by Bob Hasenhundl
“Phishing” is the industry term for a method used by scammers to try to get your credit card information, and they usually arrive by email. Phishing emails typically employ scare tactics, with a message along the lines of: “RE: Autopay Failure! – Automatic Renewal Subscription Failure. Document Number: 93582059m.”
You may have seen emails similar to this in your inbox. (If you haven’t, you’re lucky!) That was the subject of a recent phishing attempt I received from “Netflix.”
Here are a few things you can look for to help determine if these emails are legitimate:
1. Is your email address the only address in the “To:” line of the email?
Phishing emails are often sent to many email addresses at once; sometimes those email addresses appear in the “To:” or “Cc” line, but usually, they are “Bcc’d” (Blind Carbon Copied), so you won’t see them (or yours), and instead, the “To:” address will be some made-up email account (e.g. firstname.lastname@example.org)
2. Does the email subject begin with “Re:”?
The “Re:” prefix the industry standard for a reply, as in “this email is a reply to one that you sent”. If the subject doesn’t look familiar to you, there’s a good chance it’s a phishing attempt.
3. Does your name appear in the body of the email?
Phishing emails may not be addressed to anybody at all, or they might be addressed to “Dear Customer” – both of these are a good indicator that it’s a phishing attempt.
Phishing emails may sometimes be addressed to your email address (and if your email address includes your first and/or last name, it can be a little misleading), but take a close look to make sure it’s your name, and not just your email address.
Any company you do business with should have your first and last name, and they should address you by one or both of them. There are exceptions to this rule, and the email should have already passed tests #1 & 2.
4. Does your payment information appear in the body of the email?
If they have your credit card on file, they may show you the last 4 digits of it. If the email does contain the last 4 digits of your credit card, it is most likely a legitimate email.
I received one recently that showed: VISA **** **** **** ****, and since it had already failed all of the previous tests, I knew it was a phishing attempt, but this was the first time I had seen that. Sneaky!
5. Is the email really from the company it’s claiming to be from?
The sender’s name may appear to be legitimate (e.g. “Netflix” or email@example.com), but the sender’s name is easy to spoof with any email address. If you examine the sender’s email address closely, it’s usually something like firstname.lastname@example.org. To examine the sender’s email address, on your mobile device, tap on the sender’s name once or twice; or open the email on your computer to see the address expanded beside the name.
6. Are you being asked to open a document to read the details of the message?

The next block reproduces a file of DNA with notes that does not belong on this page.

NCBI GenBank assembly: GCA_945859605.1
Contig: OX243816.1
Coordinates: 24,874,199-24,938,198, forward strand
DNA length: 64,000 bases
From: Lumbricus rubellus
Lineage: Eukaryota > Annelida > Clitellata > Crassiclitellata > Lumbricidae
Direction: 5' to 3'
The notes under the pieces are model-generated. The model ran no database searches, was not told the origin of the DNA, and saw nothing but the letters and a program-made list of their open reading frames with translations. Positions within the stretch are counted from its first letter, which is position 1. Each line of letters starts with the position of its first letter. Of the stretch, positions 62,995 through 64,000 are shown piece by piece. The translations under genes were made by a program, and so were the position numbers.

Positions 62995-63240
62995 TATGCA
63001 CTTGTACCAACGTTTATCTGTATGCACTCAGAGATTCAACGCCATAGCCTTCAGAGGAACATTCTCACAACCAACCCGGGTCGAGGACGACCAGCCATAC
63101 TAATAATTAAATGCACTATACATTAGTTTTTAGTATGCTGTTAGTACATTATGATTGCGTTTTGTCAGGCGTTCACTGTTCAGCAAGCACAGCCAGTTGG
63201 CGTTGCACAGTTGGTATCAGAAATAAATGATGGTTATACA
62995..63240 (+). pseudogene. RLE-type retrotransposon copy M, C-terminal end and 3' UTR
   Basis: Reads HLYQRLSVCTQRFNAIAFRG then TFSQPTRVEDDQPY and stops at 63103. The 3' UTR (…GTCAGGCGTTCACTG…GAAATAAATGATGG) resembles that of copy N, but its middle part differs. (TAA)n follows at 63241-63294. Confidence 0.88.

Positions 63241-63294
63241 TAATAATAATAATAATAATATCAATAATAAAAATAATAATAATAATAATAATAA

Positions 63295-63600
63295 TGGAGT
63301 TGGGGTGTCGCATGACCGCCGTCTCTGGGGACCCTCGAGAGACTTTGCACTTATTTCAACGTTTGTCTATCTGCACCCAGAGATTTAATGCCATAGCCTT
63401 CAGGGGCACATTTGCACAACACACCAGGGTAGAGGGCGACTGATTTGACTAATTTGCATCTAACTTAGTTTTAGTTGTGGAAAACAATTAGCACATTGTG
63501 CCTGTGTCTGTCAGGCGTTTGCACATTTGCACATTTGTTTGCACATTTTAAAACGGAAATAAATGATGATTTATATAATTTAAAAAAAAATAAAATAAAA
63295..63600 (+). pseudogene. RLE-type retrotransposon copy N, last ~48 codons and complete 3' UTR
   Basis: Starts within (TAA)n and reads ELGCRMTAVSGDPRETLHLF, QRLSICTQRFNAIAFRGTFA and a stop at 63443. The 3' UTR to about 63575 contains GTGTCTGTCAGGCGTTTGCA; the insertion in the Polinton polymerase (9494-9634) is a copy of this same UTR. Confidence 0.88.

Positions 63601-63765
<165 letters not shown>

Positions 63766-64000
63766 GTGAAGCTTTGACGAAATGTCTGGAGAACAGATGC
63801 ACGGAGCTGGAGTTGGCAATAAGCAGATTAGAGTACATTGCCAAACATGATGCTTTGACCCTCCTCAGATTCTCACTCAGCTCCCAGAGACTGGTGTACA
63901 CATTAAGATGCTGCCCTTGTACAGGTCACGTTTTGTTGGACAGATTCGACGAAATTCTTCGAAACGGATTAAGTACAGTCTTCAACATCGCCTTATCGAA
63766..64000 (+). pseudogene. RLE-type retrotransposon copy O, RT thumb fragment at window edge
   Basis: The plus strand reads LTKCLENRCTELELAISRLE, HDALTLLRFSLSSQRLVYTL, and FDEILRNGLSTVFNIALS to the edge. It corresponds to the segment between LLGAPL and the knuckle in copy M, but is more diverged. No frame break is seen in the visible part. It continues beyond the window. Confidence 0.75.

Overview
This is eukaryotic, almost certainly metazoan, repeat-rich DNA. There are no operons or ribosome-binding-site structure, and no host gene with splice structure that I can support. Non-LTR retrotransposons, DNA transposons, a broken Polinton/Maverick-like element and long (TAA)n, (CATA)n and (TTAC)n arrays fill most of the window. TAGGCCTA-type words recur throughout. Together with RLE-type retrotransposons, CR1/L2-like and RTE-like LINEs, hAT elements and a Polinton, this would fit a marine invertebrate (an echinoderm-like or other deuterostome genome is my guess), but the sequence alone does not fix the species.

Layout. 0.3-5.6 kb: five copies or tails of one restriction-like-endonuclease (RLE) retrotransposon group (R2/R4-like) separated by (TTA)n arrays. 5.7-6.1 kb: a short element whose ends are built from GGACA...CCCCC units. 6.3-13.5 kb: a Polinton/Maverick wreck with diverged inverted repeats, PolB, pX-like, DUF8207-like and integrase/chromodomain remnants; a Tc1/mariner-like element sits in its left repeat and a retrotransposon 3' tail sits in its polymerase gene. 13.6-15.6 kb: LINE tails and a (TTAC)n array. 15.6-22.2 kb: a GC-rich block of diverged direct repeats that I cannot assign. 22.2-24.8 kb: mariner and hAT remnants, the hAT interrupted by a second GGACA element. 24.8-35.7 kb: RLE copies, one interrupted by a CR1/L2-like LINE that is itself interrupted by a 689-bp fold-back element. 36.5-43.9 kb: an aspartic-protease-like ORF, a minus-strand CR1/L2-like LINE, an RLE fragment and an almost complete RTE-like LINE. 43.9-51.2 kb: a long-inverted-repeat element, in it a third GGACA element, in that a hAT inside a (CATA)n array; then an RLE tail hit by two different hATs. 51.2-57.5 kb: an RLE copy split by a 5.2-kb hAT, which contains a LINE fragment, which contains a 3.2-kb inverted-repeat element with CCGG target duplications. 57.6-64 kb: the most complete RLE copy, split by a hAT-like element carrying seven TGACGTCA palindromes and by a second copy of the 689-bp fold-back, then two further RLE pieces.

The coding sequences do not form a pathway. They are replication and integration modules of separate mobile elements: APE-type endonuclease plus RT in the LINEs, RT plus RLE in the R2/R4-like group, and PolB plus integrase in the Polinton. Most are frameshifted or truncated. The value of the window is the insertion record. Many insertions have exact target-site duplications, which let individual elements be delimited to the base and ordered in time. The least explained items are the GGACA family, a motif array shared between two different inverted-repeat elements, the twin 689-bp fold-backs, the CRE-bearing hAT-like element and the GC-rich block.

DO NOT open the attachment.
This is almost guaranteed to be a Phishing email, and/or an attempt at installing a virus on your computer (which might be after your credit card/account info as well).
7. Do the links take you to the website they claim you’re going to?
WARNING: Clicking a link in a Phishing email isn’t necessarily bad, but it may lead to more emails, as it might confirm your address with the spammer. If you click a link in a Phishing email and then enter your information, you may be giving away your credit card information to a scammer!
Clicking on the links is the last resort, which I don’t recommend unless you’re comfortable enough with the internet to know the difference between domains and subdomains… with that said, using the Netflix example:
The URL should begin with https://… The “s” is very important; it signifies a Secure connection (credit card transactions should never be made over an unsecured connection).
What follows the https://, and comes before the next “/” is very important – it should only be www.netflix.com, e.g. https://www.netflix.com/. One trick I’ve seen employed is where they create a subdomain that matches the website you’re expecting, but that just prefixes the name of the actual domain, e.g. https://www.netflix.com.someothercompany.com/, so at first glance to the unsuspecting eye, it looks legitimate, but further analysis reveals it’s not.
More often than not, the URL will be of a website they managed to hack and insert some code that looks like the login page of the company they’re trying to spoof.
On most mobile phones, if you long-press a link in an email, the phone will pop up the domain name and URL so you can examine them and check their legitimacy.
If you’re still not sure, visit the website directly (do not use a link in the email) and either log in to your account and check for a notification message there, or contact customer support via telephone.
Bob is an IT professional at University of Colorado with over 30 years of technical experience. He lives in Firestone with his wife, three dogs, and cat.